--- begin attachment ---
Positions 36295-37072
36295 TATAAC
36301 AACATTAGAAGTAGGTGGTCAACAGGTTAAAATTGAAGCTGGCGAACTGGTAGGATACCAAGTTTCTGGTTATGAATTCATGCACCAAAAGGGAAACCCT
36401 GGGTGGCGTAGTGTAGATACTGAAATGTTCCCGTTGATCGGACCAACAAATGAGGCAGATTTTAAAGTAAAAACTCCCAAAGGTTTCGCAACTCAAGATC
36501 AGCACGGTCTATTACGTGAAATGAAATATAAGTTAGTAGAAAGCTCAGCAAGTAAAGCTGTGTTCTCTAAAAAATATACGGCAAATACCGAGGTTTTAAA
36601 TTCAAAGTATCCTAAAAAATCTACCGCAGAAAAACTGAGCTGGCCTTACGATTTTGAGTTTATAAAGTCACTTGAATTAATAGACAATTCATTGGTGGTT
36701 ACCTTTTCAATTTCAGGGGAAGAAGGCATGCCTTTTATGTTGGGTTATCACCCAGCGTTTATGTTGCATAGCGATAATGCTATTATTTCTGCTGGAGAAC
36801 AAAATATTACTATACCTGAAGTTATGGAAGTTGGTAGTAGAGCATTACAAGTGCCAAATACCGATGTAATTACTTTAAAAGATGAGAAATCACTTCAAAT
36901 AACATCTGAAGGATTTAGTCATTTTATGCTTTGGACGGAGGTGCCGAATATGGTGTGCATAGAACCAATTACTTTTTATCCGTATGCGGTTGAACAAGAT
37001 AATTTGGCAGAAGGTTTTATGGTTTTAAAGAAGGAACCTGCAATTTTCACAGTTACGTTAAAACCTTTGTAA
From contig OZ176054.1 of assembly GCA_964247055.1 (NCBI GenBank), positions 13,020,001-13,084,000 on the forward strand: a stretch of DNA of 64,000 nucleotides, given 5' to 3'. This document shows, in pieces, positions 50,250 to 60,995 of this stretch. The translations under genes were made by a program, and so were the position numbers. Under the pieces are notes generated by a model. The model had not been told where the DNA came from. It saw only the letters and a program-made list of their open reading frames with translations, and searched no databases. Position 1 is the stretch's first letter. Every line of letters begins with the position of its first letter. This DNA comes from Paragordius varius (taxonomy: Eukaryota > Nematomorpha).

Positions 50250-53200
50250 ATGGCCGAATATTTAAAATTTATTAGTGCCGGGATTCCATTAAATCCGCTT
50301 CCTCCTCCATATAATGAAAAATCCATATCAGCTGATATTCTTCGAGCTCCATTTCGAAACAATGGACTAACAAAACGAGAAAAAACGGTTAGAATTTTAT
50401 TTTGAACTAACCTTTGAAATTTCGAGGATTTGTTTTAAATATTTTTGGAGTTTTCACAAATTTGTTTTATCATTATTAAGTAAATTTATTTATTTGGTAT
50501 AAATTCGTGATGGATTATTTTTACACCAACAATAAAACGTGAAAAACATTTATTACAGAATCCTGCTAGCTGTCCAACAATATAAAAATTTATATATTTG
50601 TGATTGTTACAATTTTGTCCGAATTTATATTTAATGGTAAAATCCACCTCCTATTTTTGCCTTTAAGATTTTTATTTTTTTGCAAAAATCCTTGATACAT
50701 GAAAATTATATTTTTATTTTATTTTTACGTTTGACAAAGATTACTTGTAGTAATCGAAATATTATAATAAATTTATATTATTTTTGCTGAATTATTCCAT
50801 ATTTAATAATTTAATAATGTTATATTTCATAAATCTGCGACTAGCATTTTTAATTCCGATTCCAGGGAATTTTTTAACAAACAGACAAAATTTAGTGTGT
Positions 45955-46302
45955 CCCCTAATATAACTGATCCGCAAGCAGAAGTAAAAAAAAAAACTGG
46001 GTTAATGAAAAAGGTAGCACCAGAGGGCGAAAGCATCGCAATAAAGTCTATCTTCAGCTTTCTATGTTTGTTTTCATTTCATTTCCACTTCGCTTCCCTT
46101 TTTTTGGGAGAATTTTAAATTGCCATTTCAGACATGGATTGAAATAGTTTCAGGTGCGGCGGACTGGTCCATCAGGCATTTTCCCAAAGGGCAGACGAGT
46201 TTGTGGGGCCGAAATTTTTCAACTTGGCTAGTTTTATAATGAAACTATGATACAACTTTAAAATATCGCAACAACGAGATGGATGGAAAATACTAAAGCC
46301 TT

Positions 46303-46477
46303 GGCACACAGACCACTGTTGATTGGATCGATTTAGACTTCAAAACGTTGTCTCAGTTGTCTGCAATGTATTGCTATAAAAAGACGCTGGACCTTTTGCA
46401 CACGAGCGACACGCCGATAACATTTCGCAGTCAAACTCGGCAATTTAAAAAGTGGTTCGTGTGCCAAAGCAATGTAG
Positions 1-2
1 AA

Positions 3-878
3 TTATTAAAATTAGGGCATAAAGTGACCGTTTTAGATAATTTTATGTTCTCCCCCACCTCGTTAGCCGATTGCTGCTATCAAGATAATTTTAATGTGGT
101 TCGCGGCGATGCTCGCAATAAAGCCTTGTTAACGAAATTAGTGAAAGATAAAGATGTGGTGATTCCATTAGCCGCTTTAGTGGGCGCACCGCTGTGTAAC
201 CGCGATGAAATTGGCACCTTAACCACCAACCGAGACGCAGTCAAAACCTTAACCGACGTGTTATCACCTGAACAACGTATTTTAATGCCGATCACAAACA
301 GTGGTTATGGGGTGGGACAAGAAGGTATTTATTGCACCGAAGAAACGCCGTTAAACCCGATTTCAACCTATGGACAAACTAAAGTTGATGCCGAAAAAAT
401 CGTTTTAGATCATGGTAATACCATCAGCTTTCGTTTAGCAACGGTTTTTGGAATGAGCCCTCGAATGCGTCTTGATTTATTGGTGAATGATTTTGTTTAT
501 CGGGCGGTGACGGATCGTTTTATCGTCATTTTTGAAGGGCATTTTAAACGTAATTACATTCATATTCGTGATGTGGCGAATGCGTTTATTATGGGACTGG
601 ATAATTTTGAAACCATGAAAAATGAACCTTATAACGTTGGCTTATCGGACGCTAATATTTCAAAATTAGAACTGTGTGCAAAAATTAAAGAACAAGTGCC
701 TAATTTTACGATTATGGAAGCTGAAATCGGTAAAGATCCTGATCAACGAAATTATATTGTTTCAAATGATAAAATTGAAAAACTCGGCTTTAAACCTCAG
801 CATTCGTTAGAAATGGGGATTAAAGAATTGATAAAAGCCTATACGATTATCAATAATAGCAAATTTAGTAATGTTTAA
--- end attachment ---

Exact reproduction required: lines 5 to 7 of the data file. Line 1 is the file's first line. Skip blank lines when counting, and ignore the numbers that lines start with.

36501 AGCACGGTCTATTACGTGAAATGAAATATAAGTTAGTAGAAAGCTCAGCAAGTAAAGCTGTGTTCTCTAAAAAATATACGGCAAATACCGAGGTTTTAAA
36601 TTCAAAGTATCCTAAAAAATCTACCGCAGAAAAACTGAGCTGGCCTTACGATTTTGAGTTTATAAAGTCACTTGAATTAATAGACAATTCATTGGTGGTT
36701 ACCTTTTCAATTTCAGGGGAAGAAGGCATGCCTTTTATGTTGGGTTATCACCCAGCGTTTATGTTGCATAGCGATAATGCTATTATTTCTGCTGGAGAAC